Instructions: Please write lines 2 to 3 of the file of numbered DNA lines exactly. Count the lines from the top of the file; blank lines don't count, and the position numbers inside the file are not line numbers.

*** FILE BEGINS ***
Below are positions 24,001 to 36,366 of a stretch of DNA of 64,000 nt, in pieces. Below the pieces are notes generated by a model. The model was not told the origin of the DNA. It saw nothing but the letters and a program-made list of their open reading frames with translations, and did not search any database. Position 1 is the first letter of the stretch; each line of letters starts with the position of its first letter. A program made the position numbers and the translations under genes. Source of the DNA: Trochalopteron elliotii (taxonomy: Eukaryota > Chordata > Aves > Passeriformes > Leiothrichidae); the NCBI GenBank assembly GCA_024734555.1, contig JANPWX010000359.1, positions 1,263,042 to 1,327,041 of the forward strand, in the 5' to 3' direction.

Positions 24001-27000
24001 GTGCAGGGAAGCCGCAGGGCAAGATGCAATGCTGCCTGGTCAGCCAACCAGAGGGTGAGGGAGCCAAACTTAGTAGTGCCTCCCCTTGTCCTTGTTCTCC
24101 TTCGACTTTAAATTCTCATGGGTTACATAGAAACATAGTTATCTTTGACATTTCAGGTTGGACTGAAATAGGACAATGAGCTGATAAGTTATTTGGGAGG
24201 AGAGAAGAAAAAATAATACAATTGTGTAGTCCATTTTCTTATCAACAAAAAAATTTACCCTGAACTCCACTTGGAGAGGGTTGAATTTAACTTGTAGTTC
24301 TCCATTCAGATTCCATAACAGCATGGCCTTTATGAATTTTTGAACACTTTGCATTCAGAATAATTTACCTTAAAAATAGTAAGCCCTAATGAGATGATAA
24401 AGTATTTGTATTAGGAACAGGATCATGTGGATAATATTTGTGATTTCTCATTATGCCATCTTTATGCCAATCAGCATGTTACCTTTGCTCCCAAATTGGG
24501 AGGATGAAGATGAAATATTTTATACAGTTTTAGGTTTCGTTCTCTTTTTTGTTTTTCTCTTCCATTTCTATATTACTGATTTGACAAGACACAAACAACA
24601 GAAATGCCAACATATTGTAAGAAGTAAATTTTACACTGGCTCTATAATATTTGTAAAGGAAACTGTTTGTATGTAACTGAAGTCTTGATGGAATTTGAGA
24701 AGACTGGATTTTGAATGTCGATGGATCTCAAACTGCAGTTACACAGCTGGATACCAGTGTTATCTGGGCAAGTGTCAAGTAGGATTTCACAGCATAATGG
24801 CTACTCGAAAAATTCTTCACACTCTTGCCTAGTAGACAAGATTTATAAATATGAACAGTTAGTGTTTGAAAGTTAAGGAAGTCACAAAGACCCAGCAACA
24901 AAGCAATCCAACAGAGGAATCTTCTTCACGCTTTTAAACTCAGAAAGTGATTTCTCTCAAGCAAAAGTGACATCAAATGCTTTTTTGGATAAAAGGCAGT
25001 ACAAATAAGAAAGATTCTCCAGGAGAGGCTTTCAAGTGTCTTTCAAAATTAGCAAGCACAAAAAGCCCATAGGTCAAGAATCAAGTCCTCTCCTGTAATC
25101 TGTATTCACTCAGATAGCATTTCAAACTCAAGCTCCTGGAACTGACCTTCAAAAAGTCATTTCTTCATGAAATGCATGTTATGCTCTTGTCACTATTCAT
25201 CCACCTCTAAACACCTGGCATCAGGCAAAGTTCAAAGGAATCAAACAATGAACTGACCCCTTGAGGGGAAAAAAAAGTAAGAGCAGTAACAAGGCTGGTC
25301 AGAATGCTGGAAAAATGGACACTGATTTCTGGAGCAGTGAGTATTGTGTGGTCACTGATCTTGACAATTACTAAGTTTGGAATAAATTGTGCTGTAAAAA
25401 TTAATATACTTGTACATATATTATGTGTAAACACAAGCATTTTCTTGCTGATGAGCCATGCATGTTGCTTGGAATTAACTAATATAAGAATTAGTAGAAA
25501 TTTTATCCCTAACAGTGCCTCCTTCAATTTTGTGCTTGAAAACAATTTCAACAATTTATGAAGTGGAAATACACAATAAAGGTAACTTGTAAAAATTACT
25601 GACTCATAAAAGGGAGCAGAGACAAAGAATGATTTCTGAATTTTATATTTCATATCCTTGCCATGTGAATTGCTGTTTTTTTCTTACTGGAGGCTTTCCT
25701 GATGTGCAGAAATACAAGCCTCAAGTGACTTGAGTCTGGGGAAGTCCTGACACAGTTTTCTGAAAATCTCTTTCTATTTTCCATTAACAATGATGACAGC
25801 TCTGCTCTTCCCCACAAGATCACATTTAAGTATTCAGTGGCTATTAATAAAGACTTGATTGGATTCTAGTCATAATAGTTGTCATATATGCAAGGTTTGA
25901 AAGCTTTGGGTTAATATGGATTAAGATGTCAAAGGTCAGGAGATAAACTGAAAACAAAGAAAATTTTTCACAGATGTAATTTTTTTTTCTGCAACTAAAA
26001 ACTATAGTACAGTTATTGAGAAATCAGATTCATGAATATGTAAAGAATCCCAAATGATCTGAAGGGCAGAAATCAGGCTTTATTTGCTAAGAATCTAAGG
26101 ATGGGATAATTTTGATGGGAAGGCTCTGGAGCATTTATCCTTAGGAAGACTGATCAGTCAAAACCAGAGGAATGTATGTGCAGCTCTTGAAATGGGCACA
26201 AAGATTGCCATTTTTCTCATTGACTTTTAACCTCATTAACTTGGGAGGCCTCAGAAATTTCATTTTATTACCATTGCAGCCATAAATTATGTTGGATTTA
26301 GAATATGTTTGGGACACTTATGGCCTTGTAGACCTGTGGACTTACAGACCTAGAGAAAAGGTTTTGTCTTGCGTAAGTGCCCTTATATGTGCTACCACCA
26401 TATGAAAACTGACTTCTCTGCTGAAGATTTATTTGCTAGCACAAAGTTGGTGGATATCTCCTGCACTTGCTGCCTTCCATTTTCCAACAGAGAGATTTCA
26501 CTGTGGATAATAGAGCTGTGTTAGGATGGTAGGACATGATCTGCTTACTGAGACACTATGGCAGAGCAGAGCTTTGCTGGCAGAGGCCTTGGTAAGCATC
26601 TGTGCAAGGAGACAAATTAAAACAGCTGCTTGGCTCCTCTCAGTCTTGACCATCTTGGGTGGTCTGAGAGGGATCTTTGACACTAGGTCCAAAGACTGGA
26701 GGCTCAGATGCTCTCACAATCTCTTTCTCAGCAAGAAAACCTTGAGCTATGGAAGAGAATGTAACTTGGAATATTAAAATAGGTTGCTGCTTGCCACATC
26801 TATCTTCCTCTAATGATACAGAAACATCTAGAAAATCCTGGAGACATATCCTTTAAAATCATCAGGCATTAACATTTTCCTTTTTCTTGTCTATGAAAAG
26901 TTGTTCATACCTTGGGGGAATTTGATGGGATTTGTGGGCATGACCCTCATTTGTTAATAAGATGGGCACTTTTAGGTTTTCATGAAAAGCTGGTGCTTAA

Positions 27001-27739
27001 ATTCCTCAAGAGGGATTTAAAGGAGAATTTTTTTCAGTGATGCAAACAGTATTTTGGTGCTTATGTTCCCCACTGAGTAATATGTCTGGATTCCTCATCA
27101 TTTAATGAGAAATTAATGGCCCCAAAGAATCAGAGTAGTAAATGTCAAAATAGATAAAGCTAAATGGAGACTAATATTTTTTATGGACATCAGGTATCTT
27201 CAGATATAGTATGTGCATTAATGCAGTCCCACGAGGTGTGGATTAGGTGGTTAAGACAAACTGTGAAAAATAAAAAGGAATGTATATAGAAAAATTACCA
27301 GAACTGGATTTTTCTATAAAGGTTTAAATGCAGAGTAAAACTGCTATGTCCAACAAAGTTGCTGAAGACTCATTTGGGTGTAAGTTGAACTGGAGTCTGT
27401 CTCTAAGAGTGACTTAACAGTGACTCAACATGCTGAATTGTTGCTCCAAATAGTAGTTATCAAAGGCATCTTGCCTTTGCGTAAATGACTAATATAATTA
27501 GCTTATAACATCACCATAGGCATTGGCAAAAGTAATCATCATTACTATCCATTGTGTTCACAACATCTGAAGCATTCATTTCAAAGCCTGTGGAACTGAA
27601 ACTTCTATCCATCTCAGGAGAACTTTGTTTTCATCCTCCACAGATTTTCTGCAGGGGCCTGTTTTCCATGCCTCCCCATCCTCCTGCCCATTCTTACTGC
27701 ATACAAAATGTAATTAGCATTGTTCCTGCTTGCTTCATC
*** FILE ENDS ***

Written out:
Positions 24001-27000
24001 GTGCAGGGAAGCCGCAGGGCAAGATGCAATGCTGCCTGGTCAGCCAACCAGAGGGTGAGGGAGCCAAACTTAGTAGTGCCTCCCCTTGTCCTTGTTCTCC